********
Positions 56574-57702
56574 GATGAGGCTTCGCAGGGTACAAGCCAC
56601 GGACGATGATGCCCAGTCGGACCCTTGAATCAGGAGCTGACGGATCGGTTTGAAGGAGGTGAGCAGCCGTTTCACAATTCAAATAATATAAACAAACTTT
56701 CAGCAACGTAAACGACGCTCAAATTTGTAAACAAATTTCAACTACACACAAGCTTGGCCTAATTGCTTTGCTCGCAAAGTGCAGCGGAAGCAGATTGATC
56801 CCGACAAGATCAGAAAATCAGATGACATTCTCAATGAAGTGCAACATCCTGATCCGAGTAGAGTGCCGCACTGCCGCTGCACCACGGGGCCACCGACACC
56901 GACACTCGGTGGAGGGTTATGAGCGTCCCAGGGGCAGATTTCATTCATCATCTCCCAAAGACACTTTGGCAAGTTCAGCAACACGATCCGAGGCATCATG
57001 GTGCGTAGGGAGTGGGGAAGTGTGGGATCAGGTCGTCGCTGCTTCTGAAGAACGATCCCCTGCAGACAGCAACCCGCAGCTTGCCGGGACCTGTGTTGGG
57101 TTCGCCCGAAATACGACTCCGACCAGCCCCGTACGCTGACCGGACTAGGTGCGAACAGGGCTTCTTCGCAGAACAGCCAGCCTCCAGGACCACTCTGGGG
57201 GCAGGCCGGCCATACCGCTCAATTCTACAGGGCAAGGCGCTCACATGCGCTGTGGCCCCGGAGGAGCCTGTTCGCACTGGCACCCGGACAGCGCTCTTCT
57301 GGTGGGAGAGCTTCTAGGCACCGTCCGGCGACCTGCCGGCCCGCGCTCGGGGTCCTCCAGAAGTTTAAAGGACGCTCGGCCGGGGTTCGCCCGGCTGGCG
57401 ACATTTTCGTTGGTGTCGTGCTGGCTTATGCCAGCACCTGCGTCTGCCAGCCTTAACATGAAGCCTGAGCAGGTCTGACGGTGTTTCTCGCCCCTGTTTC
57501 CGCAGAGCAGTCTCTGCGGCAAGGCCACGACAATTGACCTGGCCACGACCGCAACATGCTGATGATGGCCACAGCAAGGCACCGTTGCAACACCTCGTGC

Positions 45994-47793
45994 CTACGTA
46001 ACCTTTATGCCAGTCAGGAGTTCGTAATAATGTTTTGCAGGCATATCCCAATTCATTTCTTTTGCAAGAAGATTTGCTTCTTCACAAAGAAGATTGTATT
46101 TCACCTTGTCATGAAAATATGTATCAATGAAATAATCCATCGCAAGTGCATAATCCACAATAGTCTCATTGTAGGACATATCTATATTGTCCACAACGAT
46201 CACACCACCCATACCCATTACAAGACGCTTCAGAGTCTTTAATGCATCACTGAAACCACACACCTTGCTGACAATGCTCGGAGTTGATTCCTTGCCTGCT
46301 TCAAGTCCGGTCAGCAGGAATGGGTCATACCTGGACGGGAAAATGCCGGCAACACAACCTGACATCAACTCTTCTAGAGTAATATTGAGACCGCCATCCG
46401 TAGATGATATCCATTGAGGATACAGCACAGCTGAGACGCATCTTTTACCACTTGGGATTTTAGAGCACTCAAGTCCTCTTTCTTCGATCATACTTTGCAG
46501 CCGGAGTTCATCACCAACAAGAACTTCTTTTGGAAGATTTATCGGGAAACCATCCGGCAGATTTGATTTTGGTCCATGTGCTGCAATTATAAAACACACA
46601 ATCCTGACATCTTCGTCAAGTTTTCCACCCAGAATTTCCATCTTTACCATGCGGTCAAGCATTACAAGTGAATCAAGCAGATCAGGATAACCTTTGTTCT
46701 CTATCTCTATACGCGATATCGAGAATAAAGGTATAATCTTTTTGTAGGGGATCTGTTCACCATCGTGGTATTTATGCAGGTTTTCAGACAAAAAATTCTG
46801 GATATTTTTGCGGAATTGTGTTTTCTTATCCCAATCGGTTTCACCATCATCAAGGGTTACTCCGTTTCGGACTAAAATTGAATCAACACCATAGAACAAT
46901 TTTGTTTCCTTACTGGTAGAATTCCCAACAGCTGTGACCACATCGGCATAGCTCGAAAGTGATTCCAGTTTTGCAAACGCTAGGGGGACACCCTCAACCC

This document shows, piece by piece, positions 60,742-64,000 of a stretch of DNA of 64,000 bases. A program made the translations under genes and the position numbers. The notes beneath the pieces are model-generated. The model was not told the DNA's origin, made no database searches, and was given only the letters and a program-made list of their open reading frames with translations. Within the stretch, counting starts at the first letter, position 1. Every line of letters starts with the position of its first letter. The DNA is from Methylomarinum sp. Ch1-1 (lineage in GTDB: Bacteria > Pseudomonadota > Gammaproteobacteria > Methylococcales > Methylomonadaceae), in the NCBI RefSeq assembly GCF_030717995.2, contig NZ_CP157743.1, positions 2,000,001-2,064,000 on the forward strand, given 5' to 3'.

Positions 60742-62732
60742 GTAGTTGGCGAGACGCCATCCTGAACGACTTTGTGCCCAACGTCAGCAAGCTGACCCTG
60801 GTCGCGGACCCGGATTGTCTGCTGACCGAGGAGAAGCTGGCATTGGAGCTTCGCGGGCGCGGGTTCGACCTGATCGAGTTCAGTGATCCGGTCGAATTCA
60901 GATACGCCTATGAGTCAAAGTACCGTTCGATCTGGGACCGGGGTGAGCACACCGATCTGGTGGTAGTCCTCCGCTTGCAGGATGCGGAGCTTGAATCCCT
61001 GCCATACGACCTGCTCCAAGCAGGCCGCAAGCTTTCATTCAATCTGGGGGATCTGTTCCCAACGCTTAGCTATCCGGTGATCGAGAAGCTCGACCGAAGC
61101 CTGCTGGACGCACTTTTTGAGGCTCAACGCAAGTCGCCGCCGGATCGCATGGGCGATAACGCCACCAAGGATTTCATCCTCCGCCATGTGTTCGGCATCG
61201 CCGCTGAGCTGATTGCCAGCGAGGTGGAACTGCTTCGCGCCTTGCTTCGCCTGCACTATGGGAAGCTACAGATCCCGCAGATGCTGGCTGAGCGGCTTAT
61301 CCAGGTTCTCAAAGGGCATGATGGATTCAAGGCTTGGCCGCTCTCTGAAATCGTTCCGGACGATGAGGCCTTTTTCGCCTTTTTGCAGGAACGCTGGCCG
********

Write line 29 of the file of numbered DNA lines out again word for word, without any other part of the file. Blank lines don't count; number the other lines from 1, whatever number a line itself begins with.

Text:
60901 GATACGCCTATGAGTCAAAGTACCGTTCGATCTGGGACCGGGGTGAGCACACCGATCTGGTGGTAGTCCTCCGCTTGCAGGATGCGGAGCTTGAATCCCT